When working at a startup, you tend to learn a lot. You don’t only learn skills for the particular job you are doing, but you are learning a lot of soft skills as well. Here are some of the top things you learn when working for a startup.
1 – Deadlines are flexible
You should still try to adhere to them though. Unforeseen issues can always hamper deadlines, and as a startup you do not have the time to add buffers to your time planning. If you know that you might have to wait longer than expected, you are not surprised when a delay does occur, allowing you to quickly shift your focus to other work that also needs to be done.
2 – Embrace criticism
You will face a lot of it. You might as well make the best of it. Although criticism may at first not be constructive (“That will never work”), you can turn it into constructive criticism. Ask why the criticism arose – ask the person who criticised and understand the reasoning behind the criticism. What you make of the results is of course up to you.
3 – Time is valuable
Time is money, as they say. For startups, this statement is not strong enough. For startups, time is survival. Especially in the early stages of founding a company, the future is uncertain. You cannot be sure that funding goes through, you cannot know that you will land a huge deal next week ensuring survival for another three months. You need to use your time efficiently to maximise payoff. The longer you can put off bankruptcy, the higher your chances of becoming a profitable company.
4 – Sleep is a luxury
Granted, this statement may be overdramatic (unless you are a founder). Although chances are you work more than your typical 9-5 job, working hours tend to be acceptable, and do not
deprive you of sleep. Still, the constant stress you are under (be that due to important funding meetings or to looming bankruptcy, for example) is exhausting over time. Sleep is a welcoming escape from all the things you have been dealing with today and will deal with tomorrow.
5 – It pays to network
Did you know that a lot of the early customers of young startups are actually other startups or employees thereof? Early adopters tend to work in the tech sector as well – they are the most up-to-date concerning new tech products. By connecting with decision-makers with other startups, you can kickstart your company with some early sales. Apart from direct sales, networking is important in other ways too, of course. By being connected, you can stay ahead of what is going on in the industry. Who is hiring? Who is struggling? Who can you help out? Getting feedback and bouncing ideas off of people you are knowledgeable in your sector is very useful for improving your product and beginning something new (possibly finding a new job or even starting up a new company).
6 – Chaos is inevitable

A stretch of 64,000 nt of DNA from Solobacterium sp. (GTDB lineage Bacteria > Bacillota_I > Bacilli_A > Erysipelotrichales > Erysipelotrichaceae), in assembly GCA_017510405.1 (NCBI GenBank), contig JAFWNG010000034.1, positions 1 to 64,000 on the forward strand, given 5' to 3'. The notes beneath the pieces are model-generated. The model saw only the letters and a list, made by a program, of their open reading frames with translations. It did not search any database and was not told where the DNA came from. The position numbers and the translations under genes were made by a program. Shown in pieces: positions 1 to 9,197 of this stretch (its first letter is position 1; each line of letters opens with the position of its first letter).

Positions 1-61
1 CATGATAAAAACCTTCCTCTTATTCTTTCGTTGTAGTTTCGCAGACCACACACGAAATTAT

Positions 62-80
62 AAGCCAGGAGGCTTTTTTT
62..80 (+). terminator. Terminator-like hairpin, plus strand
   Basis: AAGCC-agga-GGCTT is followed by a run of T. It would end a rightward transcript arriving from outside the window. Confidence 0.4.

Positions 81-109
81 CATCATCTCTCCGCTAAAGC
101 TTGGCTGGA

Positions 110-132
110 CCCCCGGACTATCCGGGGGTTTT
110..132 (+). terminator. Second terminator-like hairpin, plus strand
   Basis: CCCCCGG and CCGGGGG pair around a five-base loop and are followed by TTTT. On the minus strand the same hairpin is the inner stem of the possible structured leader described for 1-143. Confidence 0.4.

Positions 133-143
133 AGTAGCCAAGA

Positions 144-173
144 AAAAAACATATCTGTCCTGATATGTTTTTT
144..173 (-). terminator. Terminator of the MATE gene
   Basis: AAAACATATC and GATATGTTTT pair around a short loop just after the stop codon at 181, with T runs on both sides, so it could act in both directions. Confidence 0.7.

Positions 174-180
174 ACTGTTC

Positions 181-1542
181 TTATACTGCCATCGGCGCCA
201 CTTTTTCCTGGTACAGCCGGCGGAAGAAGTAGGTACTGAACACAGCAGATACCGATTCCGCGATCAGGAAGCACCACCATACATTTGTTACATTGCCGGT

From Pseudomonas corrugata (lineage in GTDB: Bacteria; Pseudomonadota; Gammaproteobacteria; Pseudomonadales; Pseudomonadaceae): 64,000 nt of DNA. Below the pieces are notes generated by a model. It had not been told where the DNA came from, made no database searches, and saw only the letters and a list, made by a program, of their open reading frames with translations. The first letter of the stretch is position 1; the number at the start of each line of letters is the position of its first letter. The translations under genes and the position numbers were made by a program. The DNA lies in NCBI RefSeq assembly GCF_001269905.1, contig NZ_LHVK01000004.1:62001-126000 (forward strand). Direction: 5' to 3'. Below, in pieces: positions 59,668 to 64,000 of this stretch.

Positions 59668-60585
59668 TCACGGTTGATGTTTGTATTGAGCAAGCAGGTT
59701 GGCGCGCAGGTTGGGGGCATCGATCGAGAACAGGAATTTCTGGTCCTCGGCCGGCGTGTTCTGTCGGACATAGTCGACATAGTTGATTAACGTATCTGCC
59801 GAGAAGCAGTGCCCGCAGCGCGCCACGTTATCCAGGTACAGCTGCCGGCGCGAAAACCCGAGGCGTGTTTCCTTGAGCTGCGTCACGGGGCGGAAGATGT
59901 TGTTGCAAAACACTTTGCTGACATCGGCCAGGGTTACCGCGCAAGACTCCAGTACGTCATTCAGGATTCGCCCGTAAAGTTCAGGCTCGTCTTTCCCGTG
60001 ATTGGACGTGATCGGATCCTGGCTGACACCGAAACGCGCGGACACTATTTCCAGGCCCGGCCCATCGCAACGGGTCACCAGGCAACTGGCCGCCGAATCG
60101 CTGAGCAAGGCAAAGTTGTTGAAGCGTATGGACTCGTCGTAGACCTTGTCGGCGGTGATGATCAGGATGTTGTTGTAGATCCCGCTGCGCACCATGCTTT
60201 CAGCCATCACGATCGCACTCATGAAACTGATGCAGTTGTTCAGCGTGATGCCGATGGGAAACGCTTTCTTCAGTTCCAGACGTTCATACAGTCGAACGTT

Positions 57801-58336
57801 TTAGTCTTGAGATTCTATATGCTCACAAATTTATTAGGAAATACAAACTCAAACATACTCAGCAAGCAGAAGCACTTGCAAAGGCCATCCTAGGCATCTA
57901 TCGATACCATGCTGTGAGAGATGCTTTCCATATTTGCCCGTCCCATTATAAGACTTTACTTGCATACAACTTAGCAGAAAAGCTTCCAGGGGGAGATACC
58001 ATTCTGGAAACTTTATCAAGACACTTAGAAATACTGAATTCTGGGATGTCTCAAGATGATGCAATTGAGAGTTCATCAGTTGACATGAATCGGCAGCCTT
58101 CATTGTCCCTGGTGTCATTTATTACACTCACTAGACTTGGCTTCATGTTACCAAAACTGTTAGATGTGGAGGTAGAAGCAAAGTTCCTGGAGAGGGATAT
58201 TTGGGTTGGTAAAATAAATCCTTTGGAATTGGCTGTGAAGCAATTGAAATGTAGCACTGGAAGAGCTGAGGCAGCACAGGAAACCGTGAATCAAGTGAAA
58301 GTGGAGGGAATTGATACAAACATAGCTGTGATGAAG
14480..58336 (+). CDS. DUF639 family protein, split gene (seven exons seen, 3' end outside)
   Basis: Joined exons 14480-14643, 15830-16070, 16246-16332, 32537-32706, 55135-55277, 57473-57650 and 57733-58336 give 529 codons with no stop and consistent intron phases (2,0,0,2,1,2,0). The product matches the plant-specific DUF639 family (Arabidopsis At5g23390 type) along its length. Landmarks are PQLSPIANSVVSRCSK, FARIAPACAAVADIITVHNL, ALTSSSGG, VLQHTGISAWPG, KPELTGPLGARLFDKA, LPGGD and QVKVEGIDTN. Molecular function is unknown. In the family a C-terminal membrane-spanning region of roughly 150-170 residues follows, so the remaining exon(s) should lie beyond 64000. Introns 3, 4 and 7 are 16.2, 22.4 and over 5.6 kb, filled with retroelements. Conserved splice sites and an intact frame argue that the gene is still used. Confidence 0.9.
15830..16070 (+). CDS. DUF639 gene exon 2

Things get messy at the start. That’s just the way it is. You can be the most organized person in the world, but something will hit you from the side when you least expect it, and there is absolutely nothing you could have rationally done to avoid it. That’s fine though, because that makes things interesting, right? You cannot avoid the chaos, the art lies in winding through it and seeing the light at the end of the tunnel. Not that you’ll reach the end of the tunnel anytime soon, but seeing the light is comforting.
7 – You have to be flexible
You cannot be set in your ways when working at a startup. You need to be able to adapt rapidly. If you start out with an MVP (which you should), you will receive a lot of feedback on your product at the beginning. Let the user feedback adapt your product, even if it turns out different than what you wanted. Be flexible with regards to your working hours as well. If something needs to be done, you can’t just do it In fact, be flexible with everything you do, because in the end things will turn out differently than you planned them anyway.
8 – People like talking
Use this to your advantage if you can. Go to events, meet people for lunch, go to meetups and get people talking. You will always be able to learn something new, about your sector, about possible competitors, about new tactics. You will have to see through the bullsh*t that you will probably encounter. Once you learn to do exactly that though, you have a great asset.
9 – Persistence pays off
You just finished working on your great product. You’re proud, and rightly so. But now you have to convince other people of its greatness. They do not know how much work you have put into it. They have absolutely no idea about your product, what it does, why it’s better, why they need it. You have to sell it to them. And unless the product truly is revolutionary, you will face resistance. But keep at it. Keep grinding it out, keep repitching your leads. All those great companies you hear about in the news? Their founders did just that.
10 – Paid tools are nice, but free ones get the job done too
When you don’t have money, you get creative. There are some great and useful tools out there which can make your life easier. But a lot of those tools either have none or only limited free accounts. The price might even be very reasonable, but these small expenses tend to add up – and since they all run on a subscription basis, soon you’ll be surprised how much money you’re spending on small tools that make your job easier. There are many rudimentary tools
out there that can help you out to do the same thing you are paying for. Take some time to research if a free option exists before you commit yourself to a subscription. You may have to sacrifice small functionalities when using the free tools, but for all you stingy people out there – it’s a great feeling getting something for free that other people are paying for.